Nick Johnson's Tsunami is one of those all-too-rare creations: an Arduino-compatible which builds on the existing design but brings something entirely novel to the table, rather than yet-another-Uno-derivative. The creation of Nick's UK-based Arachnid Labs, the Tsunami is currently running a Kickstarter campaign to raise funds for its first production run. Nick was kind enough to loan us one of only two prototype boards, and for those who have already backed the project we've got good news: you're in for a treat.
The Tsunami is a single-board standalone Arduino compatible, designed to be addressed by the Arduino IDE as a Leonardo. A glance at the circuit design reveals that the Tsunami is no knock-off, however: there's no sign of the usual IO pins found on an Arduino compatible, with instead three BNC connectors being located on the outer edges of the board. The Tsunami, you see, is an Arduino compatible designed specifically for audio and signals work.
The BNC connectors on the Tsunami provide a user-controllable input and output, along with a secondary square-wave output next to the micro-USB port which provides both power and data connectivity. The cheapest implementation of the board, priced at around a tenth the cost of a similarly-specified bench-top signal generator, is bare; a more expensive model includes a customised aluminium chassis which gives the tool real robustness and the feel of a true piece of signals equipment. Our prototype was provided in a case without markings, with Nick explaining that silk-screened labels for the inputs and outputs will be included on the finished models.
The Tsunami's hardware design is complete, with one final spin required to finish the board - as evidenced by the presence of a hand-soldered jumper wire on our prototype - but the software is still very much at the earliest stages. Despite that, we were able to get up and running quickly and easily via Nick's libraries and example code. Within minutes of connecting the board to our host PC we were able to upload a Sketch from an unmodified Arduino IDE which output a frequency-shifting sine wave, and a quick compile and upload of a separate example offered the ability to output a sine wave based on frequencies input via the Serial Monitor.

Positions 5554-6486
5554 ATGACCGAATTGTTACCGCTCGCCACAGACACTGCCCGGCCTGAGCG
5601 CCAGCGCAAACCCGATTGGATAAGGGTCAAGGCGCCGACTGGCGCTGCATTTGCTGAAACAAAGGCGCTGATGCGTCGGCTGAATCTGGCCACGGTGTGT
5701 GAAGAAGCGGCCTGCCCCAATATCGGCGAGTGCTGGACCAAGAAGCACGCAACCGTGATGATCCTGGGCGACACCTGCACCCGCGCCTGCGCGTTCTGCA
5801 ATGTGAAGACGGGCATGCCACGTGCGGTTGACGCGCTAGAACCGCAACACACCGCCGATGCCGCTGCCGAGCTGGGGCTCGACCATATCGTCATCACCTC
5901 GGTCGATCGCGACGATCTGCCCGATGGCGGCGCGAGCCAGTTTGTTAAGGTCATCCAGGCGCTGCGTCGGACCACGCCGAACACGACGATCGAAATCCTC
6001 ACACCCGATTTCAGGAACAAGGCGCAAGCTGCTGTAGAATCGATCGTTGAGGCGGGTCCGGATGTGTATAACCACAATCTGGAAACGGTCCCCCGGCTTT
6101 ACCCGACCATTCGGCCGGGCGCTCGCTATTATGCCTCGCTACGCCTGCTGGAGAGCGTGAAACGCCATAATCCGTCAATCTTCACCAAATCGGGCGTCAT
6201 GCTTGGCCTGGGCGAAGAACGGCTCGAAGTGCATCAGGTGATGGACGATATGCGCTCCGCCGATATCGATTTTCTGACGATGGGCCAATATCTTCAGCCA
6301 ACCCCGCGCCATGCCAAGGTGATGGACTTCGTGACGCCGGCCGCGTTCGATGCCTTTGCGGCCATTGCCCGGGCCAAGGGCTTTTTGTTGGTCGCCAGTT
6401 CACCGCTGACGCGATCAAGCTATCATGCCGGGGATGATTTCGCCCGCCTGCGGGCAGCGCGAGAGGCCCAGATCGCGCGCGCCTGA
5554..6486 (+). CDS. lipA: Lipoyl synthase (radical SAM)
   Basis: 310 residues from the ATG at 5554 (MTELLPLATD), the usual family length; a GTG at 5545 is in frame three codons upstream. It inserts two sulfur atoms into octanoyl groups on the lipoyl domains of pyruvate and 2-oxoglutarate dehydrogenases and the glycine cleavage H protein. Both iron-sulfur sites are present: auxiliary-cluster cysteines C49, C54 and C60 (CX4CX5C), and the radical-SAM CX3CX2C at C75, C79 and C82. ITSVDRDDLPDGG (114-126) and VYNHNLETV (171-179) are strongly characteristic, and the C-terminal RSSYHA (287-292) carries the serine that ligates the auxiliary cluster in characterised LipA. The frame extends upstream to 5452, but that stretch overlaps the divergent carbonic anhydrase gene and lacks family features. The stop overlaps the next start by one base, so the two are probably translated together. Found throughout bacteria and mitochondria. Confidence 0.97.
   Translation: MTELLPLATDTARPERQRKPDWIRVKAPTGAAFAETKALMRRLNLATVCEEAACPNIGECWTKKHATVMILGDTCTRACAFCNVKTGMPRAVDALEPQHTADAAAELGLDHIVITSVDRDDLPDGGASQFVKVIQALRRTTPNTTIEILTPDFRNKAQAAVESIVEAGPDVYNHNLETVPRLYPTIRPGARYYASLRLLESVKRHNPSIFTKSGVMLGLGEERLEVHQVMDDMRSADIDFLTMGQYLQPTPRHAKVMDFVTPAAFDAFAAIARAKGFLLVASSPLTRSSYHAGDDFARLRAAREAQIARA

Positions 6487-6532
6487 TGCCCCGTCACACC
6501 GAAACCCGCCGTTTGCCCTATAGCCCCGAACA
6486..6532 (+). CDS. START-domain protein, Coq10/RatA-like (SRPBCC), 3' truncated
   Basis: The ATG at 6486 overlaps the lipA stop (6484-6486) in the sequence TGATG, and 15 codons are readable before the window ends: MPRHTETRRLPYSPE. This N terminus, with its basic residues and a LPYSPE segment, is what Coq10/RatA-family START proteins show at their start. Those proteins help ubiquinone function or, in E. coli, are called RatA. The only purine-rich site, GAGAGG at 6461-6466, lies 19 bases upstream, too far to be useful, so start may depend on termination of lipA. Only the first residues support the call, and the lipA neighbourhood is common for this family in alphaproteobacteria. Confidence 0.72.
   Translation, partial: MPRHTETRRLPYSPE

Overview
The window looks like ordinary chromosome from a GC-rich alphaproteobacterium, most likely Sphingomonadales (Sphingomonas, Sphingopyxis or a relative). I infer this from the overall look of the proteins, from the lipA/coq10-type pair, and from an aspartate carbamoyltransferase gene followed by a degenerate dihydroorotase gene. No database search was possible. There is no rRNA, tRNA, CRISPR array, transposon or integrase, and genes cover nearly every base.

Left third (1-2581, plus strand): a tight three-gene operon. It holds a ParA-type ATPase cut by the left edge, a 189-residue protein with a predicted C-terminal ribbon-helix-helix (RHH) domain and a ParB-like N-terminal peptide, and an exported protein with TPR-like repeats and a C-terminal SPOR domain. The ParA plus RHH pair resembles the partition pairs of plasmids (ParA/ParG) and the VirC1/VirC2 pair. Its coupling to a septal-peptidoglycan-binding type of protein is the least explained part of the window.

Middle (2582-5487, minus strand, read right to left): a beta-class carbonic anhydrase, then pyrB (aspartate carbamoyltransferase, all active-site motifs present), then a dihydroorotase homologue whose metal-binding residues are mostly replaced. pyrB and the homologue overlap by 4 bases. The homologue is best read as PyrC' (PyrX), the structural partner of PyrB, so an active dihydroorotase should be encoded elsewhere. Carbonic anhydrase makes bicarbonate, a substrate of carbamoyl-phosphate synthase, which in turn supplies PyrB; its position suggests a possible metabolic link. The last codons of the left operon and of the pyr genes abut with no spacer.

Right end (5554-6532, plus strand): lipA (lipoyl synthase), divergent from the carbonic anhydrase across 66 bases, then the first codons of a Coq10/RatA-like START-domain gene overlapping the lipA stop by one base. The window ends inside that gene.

Making beeping noises is a basic use of the Tsunami, but its potential is significantly more impressive. Nick has promised that the board will launch with a cache of example code, and even at this early stage there are some impressive ideas to be found. The most fun of these is an implementation of the Kansas City standard, used by eight-bit computers for recording data to tape and playing it back into memory, which output tape audio data based on serial input - providing an easy way to interface classic computer hardware with modern systems.
The real power comes from the Tsunami's input connector, however. One example of its use demonstrated by Nick is to measure the response curve of audio equipment, easily within the 2MHz upper limit of the Direct Digital Synthesis (DDS) chip which lies at the heart of the Tsunami. It's even possible to use the Tsunami to measure the phase and frequency response of arbitrary electronic components, potentially giving the device a home on the workbench of electronics enthusiasts in place of significantly more expensive lab-grade equipment.
Even at this early stage, with only a handful of code examples and a non-final board design, we're excited about what the Tsunami has to offer. Our time with the prototype was smooth and painless, and there's no denying we were sad to see it go when it was time to box it back up and hand it off to the courier.
As with his previous creations, Nick is giving back to the community with the Tsunami: the code is open source, while the hardware design is also fully open with PCB design files readily downloadable - only the name Tsunami itself, used in the context of the Arduino-compatible signals tool, has restricted rights. It's far from fire-and-forget, too: throughout the Kickstarter campaign Nick has been posting frequent and lengthy updates covering everything from example projects through to deep-dive breakdowns of how exactly the Tsunami works, complete with schematics and step-by-step explanations which are a great place to learn about signals processing and generation regardless of your desire to pick up a unit for your own workbench.
The Tsunami Kickstarter is live now, and has already exceeded its funding goal. Nick is now aiming in the campaign's last days to meet several stretch goals in the last week of the campaign, including one which will upgrade the digital to analogue converter (DAC) hardware to support 10-bit rather than 8-bit resolution.